Raw sugar – It is essentially the product at the point before the molasses is removed (what’s left after sugarcane has been processed and refined). Popular types of raw sugar include demerara sugar from Guyana and Barbados sugar, a moist, fine textured sugar. Turbinado sugar is raw sugar that has been steam cleaned to remove contaminates., leaving a llight molasses flavored, tan colored sugar.

Sanding sugar - Also known as coarse sugar. A large crystal sugar that is used mainly in the baking and confectionery industries as a sprinkle on top of baked goods. The large crystals reflect light and give the product a sparkling appearance.

Superfine, ultra fine, or bar sugar - This sugar’s crystal size is the finest of all the types of granulated white sugar. It is ideal for delicately textured cakes and meringues, as well as for sweetening fruits and iced-drinks since it dissolves easily. In England, a sugar very similar to superfine sugar is known as caster or castor sugar, named after the type of shaker in which it is often packaged.


Brown Sugar:

Brown sugar (light and dark) - Brown sugar retains some of the surface molasses syrup, which imparts a characteristic pleasurable flavor. Dark brown sugar has a deeper color and stronger molasses flavor than light brown sugar. Lighter types are generally used in baking and making butterscotch, condiments and glazes. The rich, full flavor of dark brown sugar makes it good for gingerbread, mincemeat, baked beans, and other full flavored foods.

Demerara sugar - Popular in England, Demerara sugar is a light brown sugar with large golden crystals, which are slightly sticky from the adhering molasses. It is often used in tea, coffee, or on top of hot cereals.

Muscovado or Barbados sugar - Muscovado sugar, a British specialty brown sugar, is very dark brown and has a particularly strong molasses flavor. The crystals are slightly coarser and stickier in texture than “regular” brown sugar.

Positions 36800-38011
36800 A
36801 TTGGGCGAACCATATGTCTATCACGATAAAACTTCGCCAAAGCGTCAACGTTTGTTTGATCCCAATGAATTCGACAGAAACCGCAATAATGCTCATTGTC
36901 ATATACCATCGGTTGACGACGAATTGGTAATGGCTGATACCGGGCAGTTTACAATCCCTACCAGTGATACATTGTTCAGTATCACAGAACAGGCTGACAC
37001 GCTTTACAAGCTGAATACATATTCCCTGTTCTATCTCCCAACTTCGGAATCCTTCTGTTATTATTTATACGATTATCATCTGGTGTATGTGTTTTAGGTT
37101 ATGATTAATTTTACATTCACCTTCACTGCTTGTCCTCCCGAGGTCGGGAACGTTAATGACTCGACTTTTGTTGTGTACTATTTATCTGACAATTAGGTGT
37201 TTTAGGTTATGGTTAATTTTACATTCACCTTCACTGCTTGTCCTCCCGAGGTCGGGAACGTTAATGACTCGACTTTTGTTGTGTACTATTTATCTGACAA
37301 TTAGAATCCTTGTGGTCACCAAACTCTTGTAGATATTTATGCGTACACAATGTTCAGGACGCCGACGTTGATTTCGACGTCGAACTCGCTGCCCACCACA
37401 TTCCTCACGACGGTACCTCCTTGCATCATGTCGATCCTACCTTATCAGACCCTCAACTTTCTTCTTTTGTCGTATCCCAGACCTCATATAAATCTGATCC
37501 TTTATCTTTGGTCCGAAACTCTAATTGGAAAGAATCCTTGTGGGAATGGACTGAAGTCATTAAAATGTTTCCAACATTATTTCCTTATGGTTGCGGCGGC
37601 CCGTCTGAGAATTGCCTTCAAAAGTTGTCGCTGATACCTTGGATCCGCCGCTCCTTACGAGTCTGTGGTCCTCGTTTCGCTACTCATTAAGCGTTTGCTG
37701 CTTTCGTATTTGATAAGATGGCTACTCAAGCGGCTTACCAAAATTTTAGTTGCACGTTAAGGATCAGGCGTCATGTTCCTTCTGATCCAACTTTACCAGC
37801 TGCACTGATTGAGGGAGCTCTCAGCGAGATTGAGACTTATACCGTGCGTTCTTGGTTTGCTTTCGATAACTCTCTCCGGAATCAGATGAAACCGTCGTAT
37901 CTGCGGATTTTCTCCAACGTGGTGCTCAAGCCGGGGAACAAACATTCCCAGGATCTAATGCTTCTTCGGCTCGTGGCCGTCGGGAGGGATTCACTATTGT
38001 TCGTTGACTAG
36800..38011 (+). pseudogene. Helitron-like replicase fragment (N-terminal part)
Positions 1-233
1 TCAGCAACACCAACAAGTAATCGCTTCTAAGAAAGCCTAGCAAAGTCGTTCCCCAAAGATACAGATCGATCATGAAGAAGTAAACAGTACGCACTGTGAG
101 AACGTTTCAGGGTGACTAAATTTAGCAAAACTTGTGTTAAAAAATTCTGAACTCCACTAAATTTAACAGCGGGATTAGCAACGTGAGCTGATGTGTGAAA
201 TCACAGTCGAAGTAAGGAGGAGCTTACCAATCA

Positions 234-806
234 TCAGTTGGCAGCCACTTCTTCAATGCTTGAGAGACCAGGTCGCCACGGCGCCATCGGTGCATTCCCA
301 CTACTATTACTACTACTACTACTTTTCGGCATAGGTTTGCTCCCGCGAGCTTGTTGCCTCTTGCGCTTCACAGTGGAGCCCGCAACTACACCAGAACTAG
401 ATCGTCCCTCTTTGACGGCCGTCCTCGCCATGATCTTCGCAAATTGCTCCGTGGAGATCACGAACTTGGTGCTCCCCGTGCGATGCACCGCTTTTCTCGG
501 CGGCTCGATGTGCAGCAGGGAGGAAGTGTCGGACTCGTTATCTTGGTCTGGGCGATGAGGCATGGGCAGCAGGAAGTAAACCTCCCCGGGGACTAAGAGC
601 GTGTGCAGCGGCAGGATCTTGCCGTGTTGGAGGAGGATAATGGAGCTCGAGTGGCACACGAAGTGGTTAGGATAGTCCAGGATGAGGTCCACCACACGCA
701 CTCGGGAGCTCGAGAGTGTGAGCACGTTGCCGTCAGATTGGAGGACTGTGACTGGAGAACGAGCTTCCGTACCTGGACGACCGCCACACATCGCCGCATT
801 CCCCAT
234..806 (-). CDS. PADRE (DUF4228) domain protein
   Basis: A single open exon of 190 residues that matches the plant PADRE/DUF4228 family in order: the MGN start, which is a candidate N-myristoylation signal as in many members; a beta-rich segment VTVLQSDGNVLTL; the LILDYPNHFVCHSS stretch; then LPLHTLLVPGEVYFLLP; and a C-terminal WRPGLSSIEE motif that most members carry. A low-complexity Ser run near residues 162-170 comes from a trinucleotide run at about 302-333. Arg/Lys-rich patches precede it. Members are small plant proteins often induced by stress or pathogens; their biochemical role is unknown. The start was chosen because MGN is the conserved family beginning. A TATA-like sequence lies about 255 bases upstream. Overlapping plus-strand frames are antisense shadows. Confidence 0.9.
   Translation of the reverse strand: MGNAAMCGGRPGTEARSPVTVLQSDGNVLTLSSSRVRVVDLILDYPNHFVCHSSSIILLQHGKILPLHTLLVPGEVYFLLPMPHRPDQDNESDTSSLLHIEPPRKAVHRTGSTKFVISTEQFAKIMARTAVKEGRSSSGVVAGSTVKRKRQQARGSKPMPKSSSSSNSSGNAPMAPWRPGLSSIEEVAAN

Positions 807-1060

Free-flowing brown sugars - These sugars are specialty products produced by a co-crystallization process. The process yields fine, powder-like brown sugar that is less moist than “regular” brown sugar. Since it is less moist, it does not clump and is free-flowing like white sugar.

Turbinado sugar - This sugar is raw sugar which has been partially processed, where only the surface molasses has been washed off. It has a blond color and mild brown sugar flavor, and is often used in tea and other beverages.


Liquid Sugar:

Liquid sugars - There are several types of liquid sugar. Liquid sugar (sucrose) is white granulated sugar that has been dissolved in water before it is used. Liquid sugar is ideal for products whose recipes first require sugar to be dissolved. Amber liquid sugar is darker in color and can be used in foods where brown color is desired.

Invert sugar - Sucrose can be split into its two component sugars (glucose and fructose). This process is called inversion, and the product is called invert sugar. Commercial invert sugar is a liquid product that contains equal amounts of glucose and fructose. Because fructose is sweeter than either glucose or sucrose, invert sugar is sweeter than white sugar. Commercial liquid invert sugars are prepared as different mixtures of sucrose and invert sugar. For example total invert sugar is half glucose and half fructose, while 50% invert sugar (half of the sucrose has been inverted) is one-half sucrose, one-quarter glucose and one-quarter fructose. Invert sugar is used mainly by food manufacturers to retard the crystallization of sugar and to retain moisture in the packaged food. Which particular invert sugar is used is determined by which function – retarding crystallization or retaining moisture – is required.

Home cooks make invert sugar whenever a recipe calls for a sugar to be boiled gently in a mixture of water and lemon juice.